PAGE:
Trade in Bioethanol we do not share the report's conclusion, that “[f]or expanding production of sugar cane for ethanol, some of these potentially adverse impacts may be countered by the introduction of a certification scheme for ethanol imports into the EU.”? (SIA EU-MERCOSUR, page 82, and TRADE SIA OF THE ASSOCIATION AGREEMENT UNDER NEGOTIATION BETWEEN THE EUROPEAN COMMUNITY AND MERCOSUR. AGRICULTURE SECTOR STUDY. FINAL REPORT. CONSULTATION DRAFT, 15th June 2007, page 55s). The German Advisory Council on the Environment (Sachverständigenrat für Umweltfragen (SRU)) of the Federal Government of Germany launched in July this year a special report on climate protection through biomass ("Klimaschutz durch Biomasse". Sondergutachten, Hausdruck Juli 2007), in which it states, that certification schemes cannot cover all the economical, ecological and social impacts, which would follow an increasing international boom in bioenergy ("Zertifikate können sich grundsätzlich nicht auf die gesamten ökonomischen, ökologischen und sozialen Systemzusammenhänge erstrecken, die ein internationaler Bioenergieboom auslösen kann" ("Klimaschutz durch Biomasse". Sondergutachten German Advisory Council on the Environment (Sachverständigenrat für Umweltfragen (SRU)), Hausdruck Juli 2007, page 90), and that for reasons of prevention of further damages and the protection of environment it is absolutely necessary to slow down the boom in bioenergy (ibd., page 90), and, with regard to imports of biofuels, concludes, that the european compulsory biofuel quotas should be reviewed and slowed down if not cut (page 132s and page 139). This, as the report finds, especially because of the still unpredictable ecological costs of the foreseen increases in biofuels-imports from Third Countries (for a substantial critique of the implications of world trade in bioenergy see
Thomas Fritz (FDCL): Das Grüne Gold. Welthandel mit Bioenergie: Märkte, Macht und Monopole. Berlin, Juli 2007).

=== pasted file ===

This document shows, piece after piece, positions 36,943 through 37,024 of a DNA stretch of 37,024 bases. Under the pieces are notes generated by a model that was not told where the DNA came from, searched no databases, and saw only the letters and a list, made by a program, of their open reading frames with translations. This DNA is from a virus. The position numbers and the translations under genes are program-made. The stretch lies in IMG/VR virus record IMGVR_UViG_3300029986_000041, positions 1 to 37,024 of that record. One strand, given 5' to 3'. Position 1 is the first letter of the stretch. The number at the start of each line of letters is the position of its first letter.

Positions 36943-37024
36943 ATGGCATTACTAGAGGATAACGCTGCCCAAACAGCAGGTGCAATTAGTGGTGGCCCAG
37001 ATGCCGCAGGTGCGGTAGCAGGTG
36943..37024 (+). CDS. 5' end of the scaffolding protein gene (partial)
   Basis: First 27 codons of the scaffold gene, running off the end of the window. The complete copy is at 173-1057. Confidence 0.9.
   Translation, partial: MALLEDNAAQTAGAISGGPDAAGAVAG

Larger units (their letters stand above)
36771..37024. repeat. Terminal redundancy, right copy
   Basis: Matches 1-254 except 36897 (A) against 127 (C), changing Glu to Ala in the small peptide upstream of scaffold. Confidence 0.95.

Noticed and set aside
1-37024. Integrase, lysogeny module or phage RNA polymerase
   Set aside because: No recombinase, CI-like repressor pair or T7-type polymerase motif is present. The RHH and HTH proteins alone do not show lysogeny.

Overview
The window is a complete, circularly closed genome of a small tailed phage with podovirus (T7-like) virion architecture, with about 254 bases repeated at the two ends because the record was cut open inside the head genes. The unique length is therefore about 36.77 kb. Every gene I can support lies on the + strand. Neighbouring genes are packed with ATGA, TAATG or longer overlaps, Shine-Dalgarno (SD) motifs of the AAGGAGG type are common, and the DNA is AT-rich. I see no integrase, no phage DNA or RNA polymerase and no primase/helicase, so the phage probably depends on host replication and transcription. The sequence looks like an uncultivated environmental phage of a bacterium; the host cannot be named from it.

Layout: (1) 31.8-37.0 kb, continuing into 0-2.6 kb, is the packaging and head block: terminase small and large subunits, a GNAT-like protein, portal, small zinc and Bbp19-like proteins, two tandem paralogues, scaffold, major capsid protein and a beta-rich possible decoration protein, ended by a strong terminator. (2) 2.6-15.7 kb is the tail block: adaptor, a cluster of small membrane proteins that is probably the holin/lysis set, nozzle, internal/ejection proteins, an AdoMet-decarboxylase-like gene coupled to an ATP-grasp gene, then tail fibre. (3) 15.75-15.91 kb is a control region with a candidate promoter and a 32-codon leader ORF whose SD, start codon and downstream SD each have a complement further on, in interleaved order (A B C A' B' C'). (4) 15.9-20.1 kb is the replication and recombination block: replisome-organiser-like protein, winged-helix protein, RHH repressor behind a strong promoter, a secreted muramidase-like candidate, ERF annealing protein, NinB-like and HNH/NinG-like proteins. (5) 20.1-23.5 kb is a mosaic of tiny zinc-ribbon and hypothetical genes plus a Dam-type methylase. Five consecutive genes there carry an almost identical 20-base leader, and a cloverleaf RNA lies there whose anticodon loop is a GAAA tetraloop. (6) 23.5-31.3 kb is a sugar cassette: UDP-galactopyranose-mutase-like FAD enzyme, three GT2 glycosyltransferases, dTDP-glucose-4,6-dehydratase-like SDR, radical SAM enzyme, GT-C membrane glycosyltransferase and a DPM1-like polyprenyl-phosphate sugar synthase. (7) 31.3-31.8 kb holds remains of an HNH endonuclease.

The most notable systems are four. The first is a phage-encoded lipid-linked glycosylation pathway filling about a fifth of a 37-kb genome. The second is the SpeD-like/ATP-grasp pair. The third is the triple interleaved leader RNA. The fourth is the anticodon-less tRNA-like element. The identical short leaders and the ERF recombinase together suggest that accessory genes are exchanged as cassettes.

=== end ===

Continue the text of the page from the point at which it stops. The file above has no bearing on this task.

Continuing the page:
8. With regard to
Investment the SIA EU-MERCOSUR states that the inclusion of investment in a free trade agreement "involve the removal of performance requirements and the adoption of a range of investor rights. The underlying premise in favour of an investment agreement is that it will increase the flow of foreign investment" (SIA EU-MERCOSUR, page 125). The report, however, fails to mention the risks of an increased flow of capital that would result from the prohibition of any capital-flow control mechanisms (as requested by the EU in the negotiation documents “MERCOSUR-Improved Investment Offer – Sector-Specific Commitments”?, including BNC-EU-negotiators comments, June 2004) as it would „discriminate”european foreign direct investment. Secondly, the SIA EU-MERCOSUR notes that "[t]he empirical evidence on the economic impact of investment provisions in regional trade agreements is generally positive" (SIA EU-MERCOSUR, page 126), and concludes that „[a]n investment agreement is expected to have positive impact on foreign direct investment and may also increase domestic investment”(SIA EU-MERCOSUR, page 127). We do not share this vision and refer to the SIA EU-MERCOSUR itself, which states "[w]ith respect to investment liberalisation, the provisions within the FTA will need to take into account any existing commitments in GATS services sectors. It would also need to take account of any TRIMS commitments. With respect to investment protection, the legal implications of the RTA investment agreement would need to take into account any existing international commitments on investment protection" (SIA EU-MERCOSUR, page 126). By having to accept these principles, non-discrimination and national treatment will have priority over national, regional or local policies. Any approved trade relevant regulation would have to prove beforehand that it was the least 'discriminatory'. Yet from a development politics perspective it is of the uttermost importance to protect the scope for political action, such as the use of macro-economic instruments (among others performance requirements, capital-flow controls and protectionist measures). And from the perspective of the democratic sovereignty of states it becomes absolutely indispensable to be able to make decisions in this crucial policy field.